I remembered that when I was passing through customs a month earlier, they had asked me if I had any Communist friends. I answered that I did not, and in fact I did not. But I did not tell them that in the University of Trieste the professor of constitutional law was a Communist (he was to abandon the Party later at the time of the Hungarian Revolution). Moreover, my Economics professor had worked in the Fascist Republic at the end of the war. Strangely enough they were both excellent teachers from whom I learnt a great deal. Clearly in Europe there was a slightly different kind of liberty.
For four whole months I continued to follow Bob Montgomery and his course, looking for possible cracks. For me it was a brainwashing experience. An Italian from Trieste, I ended up adding another root to my cultural being, becoming a Texan American. The trauma had been transformed first into astonishment and then into an opening of my mind. Once that semester course was over I began to wonder what Europe really was, apart from a certain number of stereotypes that I had had and which now seemed completely insufficient for an understanding of where I came from. For this reason and unlike many students who like me had received a Fulbright grant and remained in the United States, I was determined to return to Europe, not out of homesickness but simply to begin to get to know it again.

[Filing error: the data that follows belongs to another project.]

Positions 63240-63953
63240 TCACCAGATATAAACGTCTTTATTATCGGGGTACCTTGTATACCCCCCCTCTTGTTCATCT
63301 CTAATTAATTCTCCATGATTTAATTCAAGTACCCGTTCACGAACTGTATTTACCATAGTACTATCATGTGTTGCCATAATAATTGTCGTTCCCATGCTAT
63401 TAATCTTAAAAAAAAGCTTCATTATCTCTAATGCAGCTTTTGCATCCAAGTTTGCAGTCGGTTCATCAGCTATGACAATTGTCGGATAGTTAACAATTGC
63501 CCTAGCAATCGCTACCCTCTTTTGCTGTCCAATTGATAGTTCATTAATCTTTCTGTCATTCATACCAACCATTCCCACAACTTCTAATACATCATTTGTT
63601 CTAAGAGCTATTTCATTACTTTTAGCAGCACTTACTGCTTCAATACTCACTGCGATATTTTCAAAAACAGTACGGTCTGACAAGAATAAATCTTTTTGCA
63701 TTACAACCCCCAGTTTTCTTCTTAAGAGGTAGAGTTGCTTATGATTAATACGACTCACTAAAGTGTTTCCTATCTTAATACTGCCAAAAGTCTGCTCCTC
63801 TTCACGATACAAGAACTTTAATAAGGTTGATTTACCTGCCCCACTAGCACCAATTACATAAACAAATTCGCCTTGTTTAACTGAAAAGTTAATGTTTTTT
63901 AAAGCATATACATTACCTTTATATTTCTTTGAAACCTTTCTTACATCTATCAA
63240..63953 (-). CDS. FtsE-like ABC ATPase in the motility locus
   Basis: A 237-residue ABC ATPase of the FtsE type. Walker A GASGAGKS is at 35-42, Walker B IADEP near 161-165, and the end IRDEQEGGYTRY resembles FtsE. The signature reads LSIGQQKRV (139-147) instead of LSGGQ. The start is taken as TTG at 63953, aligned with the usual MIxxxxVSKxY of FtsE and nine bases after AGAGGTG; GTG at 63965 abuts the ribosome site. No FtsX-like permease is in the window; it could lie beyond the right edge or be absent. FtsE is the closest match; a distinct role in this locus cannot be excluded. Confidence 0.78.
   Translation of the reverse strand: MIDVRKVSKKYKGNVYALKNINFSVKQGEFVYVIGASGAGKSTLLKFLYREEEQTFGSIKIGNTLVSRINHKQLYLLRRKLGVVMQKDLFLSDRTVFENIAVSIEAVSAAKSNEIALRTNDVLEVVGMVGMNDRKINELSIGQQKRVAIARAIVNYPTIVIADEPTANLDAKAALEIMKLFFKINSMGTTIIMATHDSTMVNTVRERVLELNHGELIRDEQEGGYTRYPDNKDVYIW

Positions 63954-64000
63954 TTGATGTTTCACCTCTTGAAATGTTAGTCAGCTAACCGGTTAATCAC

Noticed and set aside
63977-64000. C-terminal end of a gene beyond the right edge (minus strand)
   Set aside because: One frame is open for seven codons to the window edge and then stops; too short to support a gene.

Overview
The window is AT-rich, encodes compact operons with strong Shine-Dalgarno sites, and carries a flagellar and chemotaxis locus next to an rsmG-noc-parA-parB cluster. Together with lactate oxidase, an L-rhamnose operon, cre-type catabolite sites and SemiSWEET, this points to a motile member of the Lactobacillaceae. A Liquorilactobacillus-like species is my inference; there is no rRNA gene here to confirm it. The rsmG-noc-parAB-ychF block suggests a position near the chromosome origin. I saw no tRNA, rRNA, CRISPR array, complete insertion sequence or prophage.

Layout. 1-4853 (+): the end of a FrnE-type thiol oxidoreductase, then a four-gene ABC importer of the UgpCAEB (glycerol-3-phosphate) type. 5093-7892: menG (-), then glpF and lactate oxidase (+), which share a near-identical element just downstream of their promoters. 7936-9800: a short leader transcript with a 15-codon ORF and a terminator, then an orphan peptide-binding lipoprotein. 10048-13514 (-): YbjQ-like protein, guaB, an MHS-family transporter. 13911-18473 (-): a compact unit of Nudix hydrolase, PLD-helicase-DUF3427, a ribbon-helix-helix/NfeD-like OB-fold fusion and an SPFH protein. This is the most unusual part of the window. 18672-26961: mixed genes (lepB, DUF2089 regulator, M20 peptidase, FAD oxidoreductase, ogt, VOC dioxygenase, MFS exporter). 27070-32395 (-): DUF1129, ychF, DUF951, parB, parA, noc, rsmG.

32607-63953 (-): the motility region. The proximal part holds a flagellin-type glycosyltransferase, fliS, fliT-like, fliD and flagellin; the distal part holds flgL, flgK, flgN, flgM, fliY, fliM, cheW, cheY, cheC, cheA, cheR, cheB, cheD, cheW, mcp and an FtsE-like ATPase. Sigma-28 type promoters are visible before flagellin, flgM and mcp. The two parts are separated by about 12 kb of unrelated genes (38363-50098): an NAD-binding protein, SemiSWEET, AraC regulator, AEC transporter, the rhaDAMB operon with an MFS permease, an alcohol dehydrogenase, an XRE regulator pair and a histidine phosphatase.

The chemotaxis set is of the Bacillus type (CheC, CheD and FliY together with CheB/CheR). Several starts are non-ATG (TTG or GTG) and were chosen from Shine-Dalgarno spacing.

Bob Montgomery was not only a teacher. As a young man he had been a farmer like his family members but had quarrelled with his father. It was not difficult to imagine him catching the last coach from his village to go to teach somewhere for thirty dollars a month. Subsequently, he had become an aide to President Roosevelt for whom he had written several speeches. As Head of the United States Military Strategy Committee during the Second World War, he had contributed to the study of the weak points of the principal transportation routes in Europe, and this had helped in directing bombardments. I doubt if he dealt with the small coal factory in Trieste.
The whole economics department was at an excellent level and very stimulating. The Department head was an interesting character, a major specialist in the industrial conflicts of the United States. He had obtained his post without having a PhD but only a Master’s. He was a unique case. It was said that he had written an economics thesis on Ricardo and then had refused its ratification maintaining that the ratification committee was not competent to issue the final certification. What an example!
One day, needing a certificate of my university results, and after the fateful four months came to an end, I went to ask Bob Montgomery for it. He wrote that I had been among the top three percent of all the students he had ever had in his career. Astonished, I looked him straight in the eye and said: “I don’t believe it’s true”. He answered me, “Maybe not, but now you’ll make the effort to deserve it.” Thank you, Professor Montgomery, I’ve tried.